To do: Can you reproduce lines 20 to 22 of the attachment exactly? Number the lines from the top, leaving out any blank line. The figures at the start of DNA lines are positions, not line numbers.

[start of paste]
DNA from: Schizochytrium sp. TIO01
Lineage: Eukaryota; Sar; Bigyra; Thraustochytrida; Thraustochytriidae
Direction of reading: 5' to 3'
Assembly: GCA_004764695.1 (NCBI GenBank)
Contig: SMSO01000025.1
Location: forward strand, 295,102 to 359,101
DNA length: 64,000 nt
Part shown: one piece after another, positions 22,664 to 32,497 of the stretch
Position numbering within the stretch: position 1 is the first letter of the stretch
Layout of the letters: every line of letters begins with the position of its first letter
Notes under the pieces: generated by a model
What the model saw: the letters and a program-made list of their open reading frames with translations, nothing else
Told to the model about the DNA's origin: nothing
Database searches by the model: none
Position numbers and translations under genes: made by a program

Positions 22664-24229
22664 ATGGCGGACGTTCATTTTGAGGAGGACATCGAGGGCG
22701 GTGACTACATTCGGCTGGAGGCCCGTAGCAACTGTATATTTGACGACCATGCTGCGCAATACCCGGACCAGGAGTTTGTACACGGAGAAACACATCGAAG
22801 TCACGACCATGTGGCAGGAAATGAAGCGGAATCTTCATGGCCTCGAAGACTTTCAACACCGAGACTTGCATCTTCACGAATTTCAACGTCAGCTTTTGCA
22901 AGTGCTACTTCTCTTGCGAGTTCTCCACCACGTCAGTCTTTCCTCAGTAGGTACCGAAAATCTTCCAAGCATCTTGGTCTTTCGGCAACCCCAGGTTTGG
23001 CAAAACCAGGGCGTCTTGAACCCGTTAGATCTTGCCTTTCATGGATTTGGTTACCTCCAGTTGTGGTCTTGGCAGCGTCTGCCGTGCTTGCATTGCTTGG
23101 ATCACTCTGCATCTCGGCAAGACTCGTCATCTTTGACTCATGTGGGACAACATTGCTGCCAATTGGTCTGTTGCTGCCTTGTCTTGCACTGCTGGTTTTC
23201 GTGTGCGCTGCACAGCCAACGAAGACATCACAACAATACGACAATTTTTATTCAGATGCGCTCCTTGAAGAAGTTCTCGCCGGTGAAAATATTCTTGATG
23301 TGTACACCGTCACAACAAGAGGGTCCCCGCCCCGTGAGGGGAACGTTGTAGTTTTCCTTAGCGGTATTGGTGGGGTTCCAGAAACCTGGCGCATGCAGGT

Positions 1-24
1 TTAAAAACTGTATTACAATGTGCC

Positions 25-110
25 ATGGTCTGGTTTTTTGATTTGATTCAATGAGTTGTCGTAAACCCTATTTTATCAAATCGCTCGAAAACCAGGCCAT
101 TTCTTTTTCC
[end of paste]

22901 AGTGCTACTTCTCTTGCGAGTTCTCCACCACGTCAGTCTTTCCTCAGTAGGTACCGAAAATCTTCCAAGCATCTTGGTCTTTCGGCAACCCCAGGTTTGG
23001 CAAAACCAGGGCGTCTTGAACCCGTTAGATCTTGCCTTTCATGGATTTGGTTACCTCCAGTTGTGGTCTTGGCAGCGTCTGCCGTGCTTGCATTGCTTGG
23101 ATCACTCTGCATCTCGGCAAGACTCGTCATCTTTGACTCATGTGGGACAACATTGCTGCCAATTGGTCTGTTGCTGCCTTGTCTTGCACTGCTGGTTTTC